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So far I have tried Firefox (latest and greatest) and Chrome (also latest and greatest), and while Chrome runs faster than Firefox over X11 from my CentOS server to my Windows 7 workstation, it's still pretty sluggish.

What other GUI browsers are available for Linux that would [likely] run faster than Chrome?

I've not tried Opera 11, but have had many issues with it under Windows and Mac OS X directly, so am waiting for a new version before going that route.

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Why would you want to do this? I'd think it would be better to configure a local browser to use a proxy which would be on the remote system with its connection being carried over ssh. – Dan D. Mar 22 '12 at 12:52
@Dan D. - a variety of reasons - not the least of which is that enabling X forwarding is desirable for other applications on the host that I want/need to access remotely – warren Mar 22 '12 at 12:56
Unfortunately, I think you're going to have to accept that running a modern browser over X11 forwarding will be sluggish. Just because you have other applications you want to forward doesn't mean you have to run the browser remotely, though. – jjlin Mar 22 '12 at 15:50
@DanielAndersson please don't go around and leave comments like that on every question you answer. Users don't have to accept an answer, even though you're absolutely right, it would help if they explained why not. But such is life – Ivo Flipse Apr 10 '12 at 13:22
Example of why you'd want this: Sometimes you need to download a file to a remote system and that download requires you to go through a captcha. Neither a proxy nor a text browser would solve this problem. – Watcom Aug 16 '14 at 19:38
up vote 2 down vote accepted

There are a few browsers that run a bit (to much) better over X11 forwarding.

Midori is a lightweight, tabbed browser that should run well.

Xlinks2 should work over X11 forwarding pretty well as well.

uzbl and surf are both browsers I've used that should work well over X11 because they're very minimal.

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The main reason X11forwarding is showing lag is because of the cipher that you are using to connect with, and not the actual browser itself.

You will find much better performance if you change the encryption to arcfour or blowfish.

I had the same issue, and found that this pretty much eliminated all of the lag. The downside is that these ciphers are not as secure as AES which is the typical default.

If you are on a windows machine using putty, you can change the encryption cipher selection policy under Connection/SSH/ . You should also enable compression on that same screen and save it as the default for the connection you are loading.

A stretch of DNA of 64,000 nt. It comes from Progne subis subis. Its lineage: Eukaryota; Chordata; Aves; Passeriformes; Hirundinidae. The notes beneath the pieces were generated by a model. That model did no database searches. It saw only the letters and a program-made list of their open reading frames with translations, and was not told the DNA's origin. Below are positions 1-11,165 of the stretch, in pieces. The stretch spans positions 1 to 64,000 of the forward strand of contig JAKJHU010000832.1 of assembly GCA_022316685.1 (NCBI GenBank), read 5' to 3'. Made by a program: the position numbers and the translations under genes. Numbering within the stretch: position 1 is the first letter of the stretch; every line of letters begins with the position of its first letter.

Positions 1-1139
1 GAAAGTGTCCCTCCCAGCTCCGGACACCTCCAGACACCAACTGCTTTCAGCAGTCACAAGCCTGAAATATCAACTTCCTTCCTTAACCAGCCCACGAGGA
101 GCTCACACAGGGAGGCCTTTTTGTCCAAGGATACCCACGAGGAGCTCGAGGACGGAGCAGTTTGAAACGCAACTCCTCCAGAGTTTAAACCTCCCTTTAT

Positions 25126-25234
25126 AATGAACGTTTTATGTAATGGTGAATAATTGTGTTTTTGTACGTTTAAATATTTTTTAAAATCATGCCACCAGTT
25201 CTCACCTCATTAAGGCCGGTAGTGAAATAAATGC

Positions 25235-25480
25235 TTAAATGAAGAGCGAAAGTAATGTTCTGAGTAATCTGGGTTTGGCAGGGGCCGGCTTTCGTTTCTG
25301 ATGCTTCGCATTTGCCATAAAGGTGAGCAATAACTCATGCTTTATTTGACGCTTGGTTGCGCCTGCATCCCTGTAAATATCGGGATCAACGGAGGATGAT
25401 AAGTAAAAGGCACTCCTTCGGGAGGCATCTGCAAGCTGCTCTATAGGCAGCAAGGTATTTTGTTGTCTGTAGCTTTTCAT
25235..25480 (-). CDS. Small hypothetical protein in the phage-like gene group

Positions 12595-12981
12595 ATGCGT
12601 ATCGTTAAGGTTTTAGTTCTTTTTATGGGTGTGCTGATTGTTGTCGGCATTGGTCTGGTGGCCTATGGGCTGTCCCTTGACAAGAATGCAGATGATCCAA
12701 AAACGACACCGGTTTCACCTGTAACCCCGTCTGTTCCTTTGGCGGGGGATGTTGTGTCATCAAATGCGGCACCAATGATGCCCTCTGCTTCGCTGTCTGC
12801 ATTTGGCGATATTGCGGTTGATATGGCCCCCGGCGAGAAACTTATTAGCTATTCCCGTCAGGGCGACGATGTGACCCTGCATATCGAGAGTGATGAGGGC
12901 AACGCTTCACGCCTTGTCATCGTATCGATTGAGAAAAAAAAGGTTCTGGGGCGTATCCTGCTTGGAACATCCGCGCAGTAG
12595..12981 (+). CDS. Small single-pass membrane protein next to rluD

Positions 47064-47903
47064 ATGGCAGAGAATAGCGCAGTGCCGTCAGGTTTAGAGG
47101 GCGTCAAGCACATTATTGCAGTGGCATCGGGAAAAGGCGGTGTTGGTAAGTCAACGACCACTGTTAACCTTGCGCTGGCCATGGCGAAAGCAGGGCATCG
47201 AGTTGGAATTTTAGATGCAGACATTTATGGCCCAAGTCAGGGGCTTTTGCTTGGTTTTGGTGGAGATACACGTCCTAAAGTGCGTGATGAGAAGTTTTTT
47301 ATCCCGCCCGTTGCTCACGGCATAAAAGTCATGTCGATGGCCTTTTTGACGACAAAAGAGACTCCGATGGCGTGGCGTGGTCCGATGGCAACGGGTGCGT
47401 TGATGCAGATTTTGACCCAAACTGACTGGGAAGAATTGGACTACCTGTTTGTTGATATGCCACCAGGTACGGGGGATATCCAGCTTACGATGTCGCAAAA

If you are connecting from one linux machine to the other, the connect string looks like this: ssh -XC4c arcfour,blowfish-cbc hostnameorip

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Changing encryption to arcfour worked for me. I think this cipher combined with something like https-everywhere is suitable for most people's needs. – Carlos Nunez Oct 9 '13 at 5:47

I've found that running a VPN (server) on the remote machine and then connecting to that VPN remotely using your local machine and locally running browser allows you to have access to the remote IP space while still running the browser on your local machine. I use openvpn since it's easy and quick to setup.

Since only the HTTP traffic, rather than screen redraws, etc are forwarded it's just as fast as it would be if you were on the remote machine- minus the inefficiency of the encryption.

It's not quite the solution you asked about but while trying many lightweight browsers- xxxterm, etc and even resorting to lynx once in a while never worked out well. The VPN solution however, is more than serviceable even while tethering from your phone.

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Even if you use a browser that is light-weight on CPU and RAM on the server, in this case the limiting factor will undeniably [1] be the network. What you want to avoid is mostly unnecessary screen rendering.

  • Turn off "smooth scrolling" and such features. Use PgUp/PgDn instead of continuously scrolling if you have the choice (a single screen update is much faster than 30 just to see a full page).
  • Keep a small browsing window (but not so small so you have to scroll a lot more as per previous point).
  • Block animated material (animated GIFs are not that common nowadays, so blocking flash will probably do fine).
  • Consider using VNC, which will compress the image transfer in a clever way. This gives me a much snappier experience when forced to use GUI over slow connections.
  • Don't underestimate text-based browsers if there is something you quickly need to do on the server.
  • Proxy and/or port tunneling through SSH avoid/s the problem completely. You just want to transfer the information, it is unnecessary to transfer the complete presentation layer.

[1]: Unless you have a very fast connection (~100Mbps in my experience); then any browser will probably do without being more annoying than using the browser locally. I am blessed with this in my remote needs.

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This answer is actually much better than the chosen answer. The complexity of the browser has nothing to do with how fast it runs over X11 forwarding, only how often it needs to send screen update information, which depends on configuration and usage. Additionally, you can lower the resolution or number of colors which will dramatically increase responsiveness. Having said this, uzbl is a good choice because it uses key bindings natively although most browsers can be configured in the same way using plugins. This will help reduce lag further. – sillyMunky Jun 8 '12 at 10:02

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